FSA Warns Global Banks Over Bonus Levels (FT) Global banks operating in London have been warned by the top UK bank supervisor that this year’s staff bonuses must reflect the mis-selling and market manipulation scandals that have damaged the sector in the past 12 months. Andrew Bailey, head of the Financial Services Authority’s prudential business unit, wrote to bank chief executives in late October ahead of this year’s bonus round warning them that the watchdog would be looking for evidence they had “clawed back” deferred bonuses from people involved in scandals. He also urged banks to consider firm-wide bonus reductions to account for the impact of the scandals. The letter went not only to UK banks but also global institutions with substantial presences in the country. Blankfein Backs Higher Taxes (NYP) “I believe that tax increases, especially for the wealthiest, are appropriate,” Blankfein wrote in his 1,000-plus-word column entitled “The Business Plan for American Revival.” He added that raising taxes needed to be coupled with “serious” cuts to discretionary spending and entitlements. JPMorgan Energy Unit Curbed (WSJ) U.S. energy-market regulators Wednesday handed J.P. Morgan Chase's energy-trading unit a six-month suspension from some of its activities in electricity markets, the latest in a string of clashes with Wall Street. The Federal Energy Regulatory Commission cited false information it has said the company submitted as part of a probe into alleged market manipulation. It was a rare move for the commission and another signal that it is trying to assert itself as a regulatory heavy hitter. The agency, which oversees transmission lines and natural-gas pipelines, also recently proposed a record penalty of nearly $470 million against Barclays for alleged market manipulation. Barclays denies the charges. FHA Nears Need For Taxpayer Funds (WSJ) The Federal Housing Administration is expected to report this week it could exhaust its reserves because of rising mortgage delinquencies, according to people familiar with the agency's finances, a development that could result in the agency needing to draw on taxpayer funding for the first time in its 78-year history. Fed Moves Toward Tying Interest-Rate Decisions to Economic Data (Bloomberg) Policy makers “generally favored the use of economic variables” to provide guidance on the when they are likely to approve their first interest-rate increase since 2008, according to minutes of their Oct. 23-24 meeting released yesterday. Such measures might replace or supplement a calendar date, currently set at mid-2015. Israel Wages Twitter War With Hamas Over #Gaza Attacks (BusinessWeek) The Israeli Defense Forces took to its Twitter account yesterday to announce “a widespread campaign on terror sites & operatives in the Gaza Strip” even as its jets began attacking. Within minutes, Hamas, the group that controls Gaza, announced through its English-language account the assassination of its “top leader Ahmed Jabari” by “Israeli drones.” As Israeli jets bombarded suspected missile facilities and other buildings in Gaza, the service run by San Francisco-based Twitter lit up with 140-character chronicles of the assault and the reaction. Most of the messages known as tweets were identified with #Gaza, a “hashtag” with a pound sign before a key word that lets those on Twitter search for information. The two sides even fought for sympathy through the names they gave the operation. While Israeli tweeters called it #PillarOfDefense, Palestinians used #GazaUnderAttack. As airstrikes intensified, an IDF spokesman tweeted that “we recommend that no Hamas operatives, whether low level or senior leaders, show their faces aboveground in the days ahead.” Hamas’s @AlqassamBrigades account quickly retorted, “@idfspokesperson Our blessed hands will reach your leaders and soldiers wherever they are (You Opened Hell Gates on Yourselves.” Hedge Funds Back Off Apple (NYP) Lee Ainslie’s Maverick Capital, Chase Coleman’s Tiger Global, Eric Mindich’s Eton Park Capital, David Einhorn’s Greenlight Capital and Steve Cohen’s SAC Capital Advisors each pared their Apple positions during the quarter, according to reports with the Securities and Exchange Commission filed yesterday...Despite selling off Apple shares, the tech titan remains one of the biggest holdings for Maverick, Tiger Global and Greenlight. In fact, its slide pushed their monthly returns negative. Jobless Claims Rise Following Storm (WSJ) People seeking unemployment benefits increased by 78,000 to a seasonally adjusted 439,000 in the week ended Nov. 10, the Labor Department said Thursday. Economists surveyed by Dow Jones Newswires expected 375,000 new applications for jobless benefits. Bank of America Slashes $4.75 Billion Off Mortgages (CNBC) The bank, which took on the burden of Countrywide Financial’s mortgage ills when it bought the company, has completed or approved a total of $15.8 billion in consumer relief for about 164,000 homeowners as of Sept. 30 and is on track, according to officials, to meet its total financial obligations within the first year of the three-year agreement. South Africa holds diamond smuggler who swallowed 220 gems (BBC) South African police have arrested a man who they say swallowed 220 polished diamonds in an attempt to smuggle them out of the country. The man was arrested as he waited to board a plane at Johannesburg airport. Officials said a scan of his body revealed the diamonds he had ingested, worth $2.3m (£1.4m; 1.8m euros), inside.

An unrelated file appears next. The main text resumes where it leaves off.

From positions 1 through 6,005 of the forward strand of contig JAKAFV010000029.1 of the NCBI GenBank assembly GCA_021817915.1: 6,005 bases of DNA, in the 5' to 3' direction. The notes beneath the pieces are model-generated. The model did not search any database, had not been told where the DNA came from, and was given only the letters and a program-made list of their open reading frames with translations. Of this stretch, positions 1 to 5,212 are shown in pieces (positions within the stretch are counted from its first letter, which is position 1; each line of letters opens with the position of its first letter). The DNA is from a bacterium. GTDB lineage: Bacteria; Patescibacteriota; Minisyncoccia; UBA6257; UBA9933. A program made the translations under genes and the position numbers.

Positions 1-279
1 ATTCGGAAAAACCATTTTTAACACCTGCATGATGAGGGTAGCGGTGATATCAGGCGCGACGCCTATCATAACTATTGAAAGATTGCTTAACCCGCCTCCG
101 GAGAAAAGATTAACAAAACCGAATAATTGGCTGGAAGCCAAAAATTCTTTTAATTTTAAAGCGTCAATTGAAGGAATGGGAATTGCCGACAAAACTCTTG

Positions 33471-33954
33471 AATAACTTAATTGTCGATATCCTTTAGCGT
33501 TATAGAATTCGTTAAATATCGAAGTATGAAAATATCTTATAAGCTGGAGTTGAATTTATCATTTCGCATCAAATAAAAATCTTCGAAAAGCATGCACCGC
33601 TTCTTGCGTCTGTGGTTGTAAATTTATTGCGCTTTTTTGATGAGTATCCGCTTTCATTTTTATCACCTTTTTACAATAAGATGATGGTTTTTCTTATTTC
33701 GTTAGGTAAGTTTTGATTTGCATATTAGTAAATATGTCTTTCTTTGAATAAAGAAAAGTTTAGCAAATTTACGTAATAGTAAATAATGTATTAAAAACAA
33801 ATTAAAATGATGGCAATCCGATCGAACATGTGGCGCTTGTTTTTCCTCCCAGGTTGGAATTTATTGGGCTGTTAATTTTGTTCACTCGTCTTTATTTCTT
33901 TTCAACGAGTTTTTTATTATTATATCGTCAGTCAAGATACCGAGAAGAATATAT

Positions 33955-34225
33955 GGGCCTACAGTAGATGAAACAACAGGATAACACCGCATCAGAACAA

By Lishabai Yi (Middle Kingdom Media Ltd.) [CC BY-SA 4.0], via Wikimedia Commons